Arterial pressure response to endothelin-1 and sarafotoxin 6c in rescued endothelin-B-deficient rats

D. M. Pollock, V. Portik-Dobos, C. Procter, C. E. Gariepy, M. Yanagisawa

Research output: Contribution to journalArticle

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Abstract

The spotting lethal rat carries a naturally occurring deletion of the endothelin-B- (ET(B)) receptor gene that prevents expression of functional ET(B)-receptors. Gariepy and colleagues used tissue-specific ET(B) transgene expression to support normal enteric nervous system development. To determine functional consequences of ET(B)-receptor deficiency, studies were conducted to characterize the pressor response to endothelin-1 (ET-1) and the ET(B) agonist, sarafotoxin 6c (S6c) in transgenic rats homozygous for the ET(B)-deficiency (sl/sl). Similar transgenic rats heterozygous for the ET(B) deficiency were used as controls (sl/+). All rats were anesthetized with Inactin (100 mg/kg, i.p.) and a tracheostomy performed. The right carotid artery and right jugular veins were catheterized for measuring mean arterial pressure (MAP) and infusion of peptides, respectively. Following baseline measurement of MAP, hexamethonium was infused (10 mg/kg) to block sympathetic reflex responses. After a 10-15 min stabilization period, ET-1 or S6c was infused at 0.1, 0.3 and 1.0 nmol/kg at 10 min intervals. MAP in the two groups of anesthetized rats was similar during the baseline period. The sl/+ rats showed a classic dose-dependent pressor response to ET-1; a transient vasodilation followed by prolonged vasoconstriction. In contrast, the vasodilation was absent in sl/sl rats. Furthermore, ET-1 was more potent in sl/sl compared to the sl/+ rats. The response to S6c was qualitatively similar to ET-1 in the sl/+ rats. However, the sl/sl rats also had a significant pressor response to the ET(B) agonist, S6c. These studies provide in vivo evidence that the rescued ET(B)-deficient rat lacks functional vasodilatory ET(B) responses in response to ET-1 but retains the vasoconstrictor response to ET(B)-receptor agonists.

Original languageEnglish (US)
JournalJournal of Cardiovascular Pharmacology
Volume36
Issue number5 SUPPL. 1
DOIs
StatePublished - 2000

Fingerprint

Endothelins
Endothelin-1
Arterial Pressure
Endothelin B Receptors
Transgenic Rats
Vasodilation
Enteric Nervous System
sarafotoxins s6
Hexamethonium
Metrorrhagia
Tracheostomy
Jugular Veins
Vasoconstrictor Agents
Vasoconstriction
Transgenes
Carotid Arteries
Reflex
Gene Expression
Peptides

Keywords

  • Endothelin (ET) receptors
  • Endothelin-1 (ET-1)
  • ET(B)-receptors
  • Sarafotoxin 6c (S6c)
  • Transgenic rat

ASJC Scopus subject areas

  • Pharmacology
  • Cardiology and Cardiovascular Medicine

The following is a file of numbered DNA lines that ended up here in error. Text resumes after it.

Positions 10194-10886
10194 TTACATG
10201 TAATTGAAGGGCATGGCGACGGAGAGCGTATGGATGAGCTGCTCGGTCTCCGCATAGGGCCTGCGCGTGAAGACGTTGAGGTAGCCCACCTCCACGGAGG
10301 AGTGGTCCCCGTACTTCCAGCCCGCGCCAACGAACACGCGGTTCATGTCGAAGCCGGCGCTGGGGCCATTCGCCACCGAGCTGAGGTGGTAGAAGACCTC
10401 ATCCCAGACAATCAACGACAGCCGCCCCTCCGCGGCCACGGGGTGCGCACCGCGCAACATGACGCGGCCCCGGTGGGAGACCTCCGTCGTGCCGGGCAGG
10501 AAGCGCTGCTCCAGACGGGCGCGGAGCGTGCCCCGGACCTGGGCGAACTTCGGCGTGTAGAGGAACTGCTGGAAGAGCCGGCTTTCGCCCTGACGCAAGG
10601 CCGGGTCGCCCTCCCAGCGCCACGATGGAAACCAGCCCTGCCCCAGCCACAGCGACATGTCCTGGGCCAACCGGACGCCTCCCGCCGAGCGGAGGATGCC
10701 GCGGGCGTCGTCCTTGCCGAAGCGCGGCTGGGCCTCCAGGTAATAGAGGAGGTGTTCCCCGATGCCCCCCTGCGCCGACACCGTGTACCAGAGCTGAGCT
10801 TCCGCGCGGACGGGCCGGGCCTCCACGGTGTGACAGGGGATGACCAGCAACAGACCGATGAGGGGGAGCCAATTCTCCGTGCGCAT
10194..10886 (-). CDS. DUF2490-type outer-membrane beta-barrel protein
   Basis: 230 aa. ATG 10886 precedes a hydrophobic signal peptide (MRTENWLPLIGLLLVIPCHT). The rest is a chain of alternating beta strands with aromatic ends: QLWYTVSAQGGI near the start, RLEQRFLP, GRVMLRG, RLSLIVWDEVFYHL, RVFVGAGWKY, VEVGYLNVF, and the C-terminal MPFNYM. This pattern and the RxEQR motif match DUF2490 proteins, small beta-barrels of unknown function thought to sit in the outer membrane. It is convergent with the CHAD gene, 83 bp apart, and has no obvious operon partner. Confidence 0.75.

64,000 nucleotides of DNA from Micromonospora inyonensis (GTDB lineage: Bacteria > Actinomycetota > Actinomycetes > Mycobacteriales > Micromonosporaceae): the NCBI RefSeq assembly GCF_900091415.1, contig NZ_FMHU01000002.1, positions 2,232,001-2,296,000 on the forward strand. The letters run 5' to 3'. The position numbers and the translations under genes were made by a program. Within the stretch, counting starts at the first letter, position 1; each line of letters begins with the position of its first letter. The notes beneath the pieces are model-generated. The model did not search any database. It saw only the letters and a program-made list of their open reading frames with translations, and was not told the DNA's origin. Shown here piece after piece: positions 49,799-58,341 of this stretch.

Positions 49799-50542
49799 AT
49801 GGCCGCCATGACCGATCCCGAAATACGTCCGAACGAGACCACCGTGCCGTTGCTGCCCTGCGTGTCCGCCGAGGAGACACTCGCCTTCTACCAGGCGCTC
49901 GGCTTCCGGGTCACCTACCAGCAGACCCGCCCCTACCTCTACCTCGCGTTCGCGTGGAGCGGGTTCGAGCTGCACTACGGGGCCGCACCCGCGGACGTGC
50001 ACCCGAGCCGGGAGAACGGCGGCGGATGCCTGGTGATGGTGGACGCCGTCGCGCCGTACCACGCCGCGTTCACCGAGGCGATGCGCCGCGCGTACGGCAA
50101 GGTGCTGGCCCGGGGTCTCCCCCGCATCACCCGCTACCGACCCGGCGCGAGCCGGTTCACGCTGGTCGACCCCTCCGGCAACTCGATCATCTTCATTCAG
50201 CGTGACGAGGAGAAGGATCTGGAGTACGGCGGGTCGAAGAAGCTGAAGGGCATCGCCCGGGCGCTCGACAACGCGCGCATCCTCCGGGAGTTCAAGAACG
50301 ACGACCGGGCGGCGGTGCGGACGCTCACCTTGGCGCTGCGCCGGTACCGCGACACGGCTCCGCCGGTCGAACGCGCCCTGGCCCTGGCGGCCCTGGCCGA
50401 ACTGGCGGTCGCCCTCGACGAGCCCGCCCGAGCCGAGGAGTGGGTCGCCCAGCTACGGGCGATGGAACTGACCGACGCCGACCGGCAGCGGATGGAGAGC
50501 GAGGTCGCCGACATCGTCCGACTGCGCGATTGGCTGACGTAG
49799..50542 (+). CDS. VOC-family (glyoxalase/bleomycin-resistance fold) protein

Cite this

Arterial pressure response to endothelin-1 and sarafotoxin 6c in rescued endothelin-B-deficient rats. / Pollock, D. M.; Portik-Dobos, V.; Procter, C.; Gariepy, C. E.; Yanagisawa, M.

In: Journal of Cardiovascular Pharmacology, Vol. 36, No. 5 SUPPL. 1, 2000.

Research output: Contribution to journalArticle

Pollock, D. M. ; Portik-Dobos, V. ; Procter, C. ; Gariepy, C. E. ; Yanagisawa, M. / Arterial pressure response to endothelin-1 and sarafotoxin 6c in rescued endothelin-B-deficient rats. In: Journal of Cardiovascular Pharmacology. 2000 ; Vol. 36, No. 5 SUPPL. 1.
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T1 - Arterial pressure response to endothelin-1 and sarafotoxin 6c in rescued endothelin-B-deficient rats

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AU - Portik-Dobos, V.

AU - Procter, C.

AU - Gariepy, C. E.

AU - Yanagisawa, M.

PY - 2000

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AB - The spotting lethal rat carries a naturally occurring deletion of the endothelin-B- (ET(B)) receptor gene that prevents expression of functional ET(B)-receptors. Gariepy and colleagues used tissue-specific ET(B) transgene expression to support normal enteric nervous system development. To determine functional consequences of ET(B)-receptor deficiency, studies were conducted to characterize the pressor response to endothelin-1 (ET-1) and the ET(B) agonist, sarafotoxin 6c (S6c) in transgenic rats homozygous for the ET(B)-deficiency (sl/sl). Similar transgenic rats heterozygous for the ET(B) deficiency were used as controls (sl/+). All rats were anesthetized with Inactin (100 mg/kg, i.p.) and a tracheostomy performed. The right carotid artery and right jugular veins were catheterized for measuring mean arterial pressure (MAP) and infusion of peptides, respectively. Following baseline measurement of MAP, hexamethonium was infused (10 mg/kg) to block sympathetic reflex responses. After a 10-15 min stabilization period, ET-1 or S6c was infused at 0.1, 0.3 and 1.0 nmol/kg at 10 min intervals. MAP in the two groups of anesthetized rats was similar during the baseline period. The sl/+ rats showed a classic dose-dependent pressor response to ET-1; a transient vasodilation followed by prolonged vasoconstriction. In contrast, the vasodilation was absent in sl/sl rats. Furthermore, ET-1 was more potent in sl/sl compared to the sl/+ rats. The response to S6c was qualitatively similar to ET-1 in the sl/+ rats. However, the sl/sl rats also had a significant pressor response to the ET(B) agonist, S6c. These studies provide in vivo evidence that the rescued ET(B)-deficient rat lacks functional vasodilatory ET(B) responses in response to ET-1 but retains the vasoconstrictor response to ET(B)-receptor agonists.

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